Wednesday, November 06, 2002

Complexity Class of the Week: SPP, Part II

Previous CCW

Last week we gave the history of the complexity class SPP and described GapP functions. This week we will give a definition of SPP and many of the class' amazing properties.

A language L is in SPP if there is a GapP function f such that

  1. If x is in L then f(x)=1.
  2. If x is not in L then f(x)=0.
That is if x is in L there is one more accepting than rejecting path. If x is not in L there are the same number of each.

If we used #P functions instead of GapP functions we have the definition of UP. SPP contains UP since every #P function is a GapP function. In fact SPP contains FewP and even Few where we don't believe such languages are in UP.

SPP is the smallest Gap-definable class, i.e., the smallest class that can be defined by GapP functions as above. There are a number of common Gap-definable classes, for example from the Zoo: ⊕P, AWPP, C=P, ModP, ModkP, MP, AmpMP, PP, WPP and of course SPP. SPP is contained in all of these classes. AWPP is the smallest classical class known to contain BQP, the class of problems with efficient quantum algorithms, though it is not known if BQP is itself Gap-definable.

SPP is exactly equal to the low sets for GapP, i.e., SPP is exactly the set of oracles A such that for any NP machine M, the number of accepting minus the number of rejecting paths of M^A(x) is still an (unrelativized) GapP function. This means that SPP is low for all of the Gap-definable classes, for example that ⊕PSPP = ⊕P. This also means that SPP is self-low: SPPSPP = SPP which means SPP is closed under union, complement and in fact any Turing-reduction.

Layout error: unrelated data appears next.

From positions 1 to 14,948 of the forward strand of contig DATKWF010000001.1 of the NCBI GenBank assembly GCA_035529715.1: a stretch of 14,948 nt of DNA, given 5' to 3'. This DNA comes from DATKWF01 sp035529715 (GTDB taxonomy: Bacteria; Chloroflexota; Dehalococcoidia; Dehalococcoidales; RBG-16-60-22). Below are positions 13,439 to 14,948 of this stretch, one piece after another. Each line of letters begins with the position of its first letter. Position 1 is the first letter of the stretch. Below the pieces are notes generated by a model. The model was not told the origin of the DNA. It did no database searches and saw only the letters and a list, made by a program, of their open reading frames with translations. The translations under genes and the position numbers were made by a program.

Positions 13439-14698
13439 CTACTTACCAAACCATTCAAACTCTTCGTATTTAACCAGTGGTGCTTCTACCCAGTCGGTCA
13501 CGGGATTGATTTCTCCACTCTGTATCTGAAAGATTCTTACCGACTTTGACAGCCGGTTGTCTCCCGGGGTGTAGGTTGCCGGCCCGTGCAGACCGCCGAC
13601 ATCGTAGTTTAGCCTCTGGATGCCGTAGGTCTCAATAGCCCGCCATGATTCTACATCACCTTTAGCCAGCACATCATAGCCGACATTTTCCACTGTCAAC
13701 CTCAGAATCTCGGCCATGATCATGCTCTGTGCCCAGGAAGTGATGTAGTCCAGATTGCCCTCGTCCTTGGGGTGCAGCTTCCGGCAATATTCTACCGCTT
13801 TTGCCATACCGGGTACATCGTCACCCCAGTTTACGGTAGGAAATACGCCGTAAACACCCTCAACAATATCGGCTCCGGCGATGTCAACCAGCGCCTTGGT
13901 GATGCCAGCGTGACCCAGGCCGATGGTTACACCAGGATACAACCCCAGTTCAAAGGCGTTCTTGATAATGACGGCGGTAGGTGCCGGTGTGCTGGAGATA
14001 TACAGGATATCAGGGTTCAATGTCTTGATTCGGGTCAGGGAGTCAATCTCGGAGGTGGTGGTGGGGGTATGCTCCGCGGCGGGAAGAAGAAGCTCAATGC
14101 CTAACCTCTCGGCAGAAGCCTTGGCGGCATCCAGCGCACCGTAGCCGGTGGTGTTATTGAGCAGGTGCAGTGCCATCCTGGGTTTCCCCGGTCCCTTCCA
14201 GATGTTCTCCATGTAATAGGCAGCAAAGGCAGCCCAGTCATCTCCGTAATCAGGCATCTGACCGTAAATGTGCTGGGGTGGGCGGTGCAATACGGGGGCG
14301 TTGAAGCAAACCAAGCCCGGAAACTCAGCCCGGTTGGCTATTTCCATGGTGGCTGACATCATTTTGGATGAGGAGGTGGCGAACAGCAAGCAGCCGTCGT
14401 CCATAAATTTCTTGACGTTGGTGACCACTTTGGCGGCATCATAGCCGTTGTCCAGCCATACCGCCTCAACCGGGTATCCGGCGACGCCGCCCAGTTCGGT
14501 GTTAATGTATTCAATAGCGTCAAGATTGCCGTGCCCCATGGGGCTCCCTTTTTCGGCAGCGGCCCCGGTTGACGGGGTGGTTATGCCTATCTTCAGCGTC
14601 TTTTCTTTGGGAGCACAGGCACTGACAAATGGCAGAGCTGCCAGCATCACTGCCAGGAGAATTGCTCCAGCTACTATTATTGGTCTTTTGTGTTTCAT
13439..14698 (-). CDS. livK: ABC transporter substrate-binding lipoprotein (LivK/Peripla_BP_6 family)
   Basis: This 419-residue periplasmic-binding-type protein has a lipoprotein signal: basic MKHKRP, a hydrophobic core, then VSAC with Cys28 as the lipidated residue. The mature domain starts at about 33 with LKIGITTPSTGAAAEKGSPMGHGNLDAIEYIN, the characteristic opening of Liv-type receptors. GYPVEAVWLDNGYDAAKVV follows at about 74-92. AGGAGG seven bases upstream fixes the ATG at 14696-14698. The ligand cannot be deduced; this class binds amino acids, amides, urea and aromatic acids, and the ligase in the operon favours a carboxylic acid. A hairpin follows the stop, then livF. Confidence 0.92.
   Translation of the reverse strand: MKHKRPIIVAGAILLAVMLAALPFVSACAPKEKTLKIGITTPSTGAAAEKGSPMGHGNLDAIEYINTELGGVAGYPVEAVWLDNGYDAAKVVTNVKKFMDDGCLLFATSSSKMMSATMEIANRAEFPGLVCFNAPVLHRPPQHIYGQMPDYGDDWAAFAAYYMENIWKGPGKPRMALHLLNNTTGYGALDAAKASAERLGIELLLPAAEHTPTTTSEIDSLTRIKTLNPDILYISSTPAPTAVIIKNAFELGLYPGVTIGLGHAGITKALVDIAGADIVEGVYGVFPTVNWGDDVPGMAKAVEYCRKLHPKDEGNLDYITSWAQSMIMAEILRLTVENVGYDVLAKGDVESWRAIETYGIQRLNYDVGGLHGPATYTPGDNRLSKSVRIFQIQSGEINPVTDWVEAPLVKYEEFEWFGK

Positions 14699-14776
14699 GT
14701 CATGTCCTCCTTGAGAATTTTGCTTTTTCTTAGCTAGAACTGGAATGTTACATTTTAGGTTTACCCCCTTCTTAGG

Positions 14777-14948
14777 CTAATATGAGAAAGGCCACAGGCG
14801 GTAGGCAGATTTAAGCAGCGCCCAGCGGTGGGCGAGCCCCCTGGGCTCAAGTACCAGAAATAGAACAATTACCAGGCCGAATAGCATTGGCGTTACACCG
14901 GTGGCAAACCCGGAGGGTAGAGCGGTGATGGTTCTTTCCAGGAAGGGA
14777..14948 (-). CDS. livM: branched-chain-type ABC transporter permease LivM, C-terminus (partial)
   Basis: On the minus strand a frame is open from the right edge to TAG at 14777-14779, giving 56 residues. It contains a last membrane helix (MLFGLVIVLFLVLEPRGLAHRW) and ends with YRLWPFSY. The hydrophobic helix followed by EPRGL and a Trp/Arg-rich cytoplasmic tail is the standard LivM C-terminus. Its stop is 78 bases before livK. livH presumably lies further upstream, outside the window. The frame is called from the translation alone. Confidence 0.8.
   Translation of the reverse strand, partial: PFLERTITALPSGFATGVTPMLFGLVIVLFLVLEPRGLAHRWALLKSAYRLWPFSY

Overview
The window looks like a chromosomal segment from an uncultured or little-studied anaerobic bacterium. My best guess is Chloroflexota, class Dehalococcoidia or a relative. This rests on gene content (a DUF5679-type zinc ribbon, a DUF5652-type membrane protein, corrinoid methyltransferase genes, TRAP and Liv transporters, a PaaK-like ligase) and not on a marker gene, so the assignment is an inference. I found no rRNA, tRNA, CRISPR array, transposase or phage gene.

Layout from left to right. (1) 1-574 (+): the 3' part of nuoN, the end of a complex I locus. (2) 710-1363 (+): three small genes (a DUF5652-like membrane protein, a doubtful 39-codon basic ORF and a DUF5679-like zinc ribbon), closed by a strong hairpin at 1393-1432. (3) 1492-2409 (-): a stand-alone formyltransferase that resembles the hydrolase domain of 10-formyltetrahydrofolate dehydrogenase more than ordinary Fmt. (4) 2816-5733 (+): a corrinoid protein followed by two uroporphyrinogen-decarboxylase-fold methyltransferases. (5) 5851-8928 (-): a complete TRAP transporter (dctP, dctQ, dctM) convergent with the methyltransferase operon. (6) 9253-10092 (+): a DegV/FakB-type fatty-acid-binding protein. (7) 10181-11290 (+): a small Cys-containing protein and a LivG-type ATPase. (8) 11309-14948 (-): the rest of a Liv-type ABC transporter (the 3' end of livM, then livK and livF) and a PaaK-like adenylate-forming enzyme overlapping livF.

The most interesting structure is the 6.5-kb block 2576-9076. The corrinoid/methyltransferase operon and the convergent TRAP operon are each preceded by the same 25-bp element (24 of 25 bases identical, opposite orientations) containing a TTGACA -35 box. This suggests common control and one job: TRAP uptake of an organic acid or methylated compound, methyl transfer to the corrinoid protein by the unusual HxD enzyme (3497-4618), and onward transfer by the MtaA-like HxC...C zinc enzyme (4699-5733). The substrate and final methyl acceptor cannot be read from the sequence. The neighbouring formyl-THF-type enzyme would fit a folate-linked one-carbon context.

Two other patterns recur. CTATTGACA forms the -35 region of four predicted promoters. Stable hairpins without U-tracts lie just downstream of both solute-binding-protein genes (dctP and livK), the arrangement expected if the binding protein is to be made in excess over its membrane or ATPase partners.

Kobler, Schoning and Toran showed that graph automorphism is in SPP and very recently Arvind and Kurur have show that graph isomorphism is in SPP. This means that graph isomorphism sits in and is in fact low for every Gap-definable class.

The decision tree version of SPP is interesting. A function f on n bits is in this class if there is a polynomial g with polylog degree such that f(x)=g(x) on all x in {0,1}*. All such functions have low deterministic decision tree complexity--the first complexity application of a combinatorial lemma of Nisan and Szegedy. Applications of this result include relativized worlds where SPP does not have complete sets or where P = SPP and the polynomial-time hierarchy is infinite.

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